We work very hard to get the word out to the community. We use a variety of ways to reach our audience, both on the ground, where we post flyers and posters at around 80 locales around Austin where music-lovers are known to congregate, and online in the websites of all local newspapers (not just the Statesman and the Chronicle, but also all community newspapers and gazettes, outreach to local classical music, outreach to professors of music at the University of Texas and Texas State University) and on the air (PSAs in KUT 90.5 FM – NPR affiliate). Our events are regularly in the Statesman’s Best Bets and on KUT’s Eklektikos. We also have been given the opportunity to advertise in the Statesman’s Community Calendar on Sundays, and secured on-air interviews for some of our performers on KUT. This has contributed immeasurably to extending our audience base, as more and more Austinites hear of us and come to attend our events.

We have worked with several local non-profits who are also dedicated to classical music to ensure that they approve of the artist and the music, and would support the concert with publicity activities. These organizations include Sangeet Millenium, Austin Thyagaraja Samiti, Naadasudha (student organization at the University of Texas) and Austin Dance India (a local school dedicated to promoting Indian Dance).

We recently became a member of Austin Circle of Theatres, which acts as an umbrella for several arts organizations in Austin. With this membership, we hope to get exposure at the Austin Visitor’s Bureau, which is one of the sources of arts listings in Austin, both for locals and for tourists. We are also interested in attracting senior citizens to become a part of our concerts. To further that intent, we met with and obtained permission from the Directors of the Austin’s three Senior Activity centers and over 15 Recreation Centers (run by the City of Austin) to place posters on their activities notice boards. We offer a 50%; discount to seniors, and have proposed to these centers that we would be willing to sell them blocks of tickets for an additional discount. Lastly, we are also working with two organizations VSA Arts of Texas, an organization that works with educational and arts organizations to make their events accessible to disabled citizens, and with Knowbility.org, an organization that makes technology accessible to the disabled, to make our programs accessible to the disabled.

Prashant Manikal

President

Prashant Manikal has been a volunteer with ICMCA since 2005. He has been an ICMCA Committee member since 2006. A native of Mumbai, India, he has learned to play the tabla from Pandit Sadanand Naimpally during his childhood. He is currently a disciple of tabla maestro Shri Gourisankarji in Austin at the School of Indian Percussion and Music. He works at IBM. His other passions include mountaineering, cross-country skiing and all things outdoors.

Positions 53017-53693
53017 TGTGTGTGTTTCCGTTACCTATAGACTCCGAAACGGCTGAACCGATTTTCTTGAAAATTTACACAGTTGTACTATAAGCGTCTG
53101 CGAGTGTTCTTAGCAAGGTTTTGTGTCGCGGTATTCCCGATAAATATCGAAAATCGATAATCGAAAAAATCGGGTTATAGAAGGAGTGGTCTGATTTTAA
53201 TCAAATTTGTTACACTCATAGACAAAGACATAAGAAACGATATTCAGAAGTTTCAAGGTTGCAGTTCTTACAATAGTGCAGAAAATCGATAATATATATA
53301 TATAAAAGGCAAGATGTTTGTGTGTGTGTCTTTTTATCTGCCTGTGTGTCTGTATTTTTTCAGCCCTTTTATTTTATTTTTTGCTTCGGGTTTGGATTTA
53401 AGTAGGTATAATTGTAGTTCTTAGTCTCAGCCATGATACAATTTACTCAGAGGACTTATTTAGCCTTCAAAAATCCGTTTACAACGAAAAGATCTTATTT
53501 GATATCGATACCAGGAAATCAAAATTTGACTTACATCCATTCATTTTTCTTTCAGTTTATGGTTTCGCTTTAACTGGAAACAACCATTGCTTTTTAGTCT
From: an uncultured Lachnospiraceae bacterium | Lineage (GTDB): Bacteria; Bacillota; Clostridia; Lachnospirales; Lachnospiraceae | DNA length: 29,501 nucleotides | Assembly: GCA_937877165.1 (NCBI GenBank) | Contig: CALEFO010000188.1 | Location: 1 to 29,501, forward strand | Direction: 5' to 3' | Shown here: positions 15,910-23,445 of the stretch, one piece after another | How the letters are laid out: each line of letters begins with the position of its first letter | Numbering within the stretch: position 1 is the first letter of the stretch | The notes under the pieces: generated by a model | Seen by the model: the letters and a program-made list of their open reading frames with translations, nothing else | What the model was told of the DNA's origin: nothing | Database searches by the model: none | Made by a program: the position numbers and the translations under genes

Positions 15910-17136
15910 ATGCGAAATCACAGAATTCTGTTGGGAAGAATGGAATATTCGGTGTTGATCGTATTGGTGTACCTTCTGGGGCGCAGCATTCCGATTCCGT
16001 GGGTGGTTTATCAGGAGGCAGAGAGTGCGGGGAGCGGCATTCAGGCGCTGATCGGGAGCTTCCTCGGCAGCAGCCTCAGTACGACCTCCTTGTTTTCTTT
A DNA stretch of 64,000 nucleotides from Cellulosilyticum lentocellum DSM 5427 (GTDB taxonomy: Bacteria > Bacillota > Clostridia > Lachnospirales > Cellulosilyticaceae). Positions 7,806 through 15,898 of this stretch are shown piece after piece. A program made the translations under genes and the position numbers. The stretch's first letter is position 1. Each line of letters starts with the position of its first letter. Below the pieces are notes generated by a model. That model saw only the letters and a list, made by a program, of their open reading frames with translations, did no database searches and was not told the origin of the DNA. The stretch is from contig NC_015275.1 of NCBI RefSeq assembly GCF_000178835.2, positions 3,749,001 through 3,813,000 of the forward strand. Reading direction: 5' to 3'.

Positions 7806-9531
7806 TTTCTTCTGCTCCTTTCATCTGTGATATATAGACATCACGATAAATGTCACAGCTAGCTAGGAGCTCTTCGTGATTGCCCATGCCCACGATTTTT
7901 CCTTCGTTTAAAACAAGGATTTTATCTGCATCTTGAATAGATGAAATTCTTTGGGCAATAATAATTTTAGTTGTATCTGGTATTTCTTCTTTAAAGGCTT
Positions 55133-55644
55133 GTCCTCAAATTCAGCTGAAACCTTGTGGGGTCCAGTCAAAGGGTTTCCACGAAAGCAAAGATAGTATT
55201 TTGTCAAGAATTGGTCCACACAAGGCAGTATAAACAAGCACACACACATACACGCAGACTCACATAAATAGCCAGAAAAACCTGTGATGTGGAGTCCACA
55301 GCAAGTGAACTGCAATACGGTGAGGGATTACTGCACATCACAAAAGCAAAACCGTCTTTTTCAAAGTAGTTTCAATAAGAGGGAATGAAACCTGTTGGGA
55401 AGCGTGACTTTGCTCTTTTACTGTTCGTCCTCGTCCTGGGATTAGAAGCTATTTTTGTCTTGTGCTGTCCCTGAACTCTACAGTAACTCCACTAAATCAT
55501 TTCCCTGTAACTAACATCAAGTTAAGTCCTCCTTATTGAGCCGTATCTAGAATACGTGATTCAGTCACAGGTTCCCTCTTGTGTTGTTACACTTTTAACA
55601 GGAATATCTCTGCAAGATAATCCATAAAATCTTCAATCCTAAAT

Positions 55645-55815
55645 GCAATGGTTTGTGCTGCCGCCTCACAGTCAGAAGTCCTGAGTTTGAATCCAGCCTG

Niraja Srinivasan

Vice President & Treasurer

Niraja has been a patron and supporter of the Indian and Western classical arts for many years and served with ICMCA since 2015. Prior to ICMCA, Niraja was on the Board of the Ridgefield Music and Arts Center in Connecticut and has held positions in university-based organizations. Niraja was born into a musical family from the lineage of Shri. Harikesanallur Muthaiah Bhagavatar, an eminent composer and musicologist, 1887-1945. She received the Sangeeta Shiromani diploma in music from Delhi University. Niraja is an executive with Dell Technologies, and spends time with her family – traveling, cooking/eating, and running after their dog, Lara.

Ravi Saraf

Executive Committee Member

Ravi Saraf has been a volunteer for ICMCA from 2013. Earlier he was a member of the Society for the Promotion of Indian Classical Music and Culture amongst Youth (SPICMACAY) at Indian Institute of Technology Mumbai from 2000 to 2002. Born in a music loving family, with his grandmother a “kirtankar” and grandfather a Tabla player, Ravi was raised in various places in Maharashtra including Pune and Mumbai. He is a student of Hindustani flute, and took his initial lessons from Shri. H. B. Poddar of Gandharva Mahavidyalaya. Later he became a disciple of Pandit K. P. Shenoy, a veteran flutist of Kirana Gharana, from Bangalore. He has also taken guidance from well-known flutist Shri. Sunil Kant Gupta. Ravi works for Intel as a Silicon Architecture Engineer.

Subir Mukherjee

Executive Committee Member

Subir Mukherjee has been with ICMCA’s committee since 2003. Subir was born in the US, but having been born in a musical family, Subir has always enjoyed listening to Indian Classical Music. In his spare time, Subir plays the tabla and is currently learning from Gourisankar Karmakar at the School of Indian Percussion and Music.

Ravi Pothukuchy

Executive Committee Member

Ravi has been associated with ICMCA, providing photographic coverage of the events during the past few years. Though not trained in any art form, he has been a connoisseur of several arts, particularly music, since his childhood. And he has held various positions in organizations promoting art and culture since his student days.

Ravi works at Dell and during his free time, offers event and portrait photographic services in support of classical arts to many organizations and individuals in Austin.

Ashwin Kamath

Executive Committee Member

Ashwin Kamath has been a volunteer for ICMCA for many years before officially joining the organization. He primarily manages the sound at performances. Ashwin is a Tabla disciple of Sri Gourisankar Karmakar and learns Hindustani on the Guitar from Sri Indrajit Banerjee. He has a keen interest in multiple forms of music ranging from Hindustani to Rock and Jazz and has been a member of multiple performing and composing music groups. He has been a member of the Technology Music Society at IIT Kharagpur when he was a student. He gets all of his musical genes from his mother Mrs. Geeta Kamath.

In his spare time, Ashwin is the CTO at Mangstor, Inc.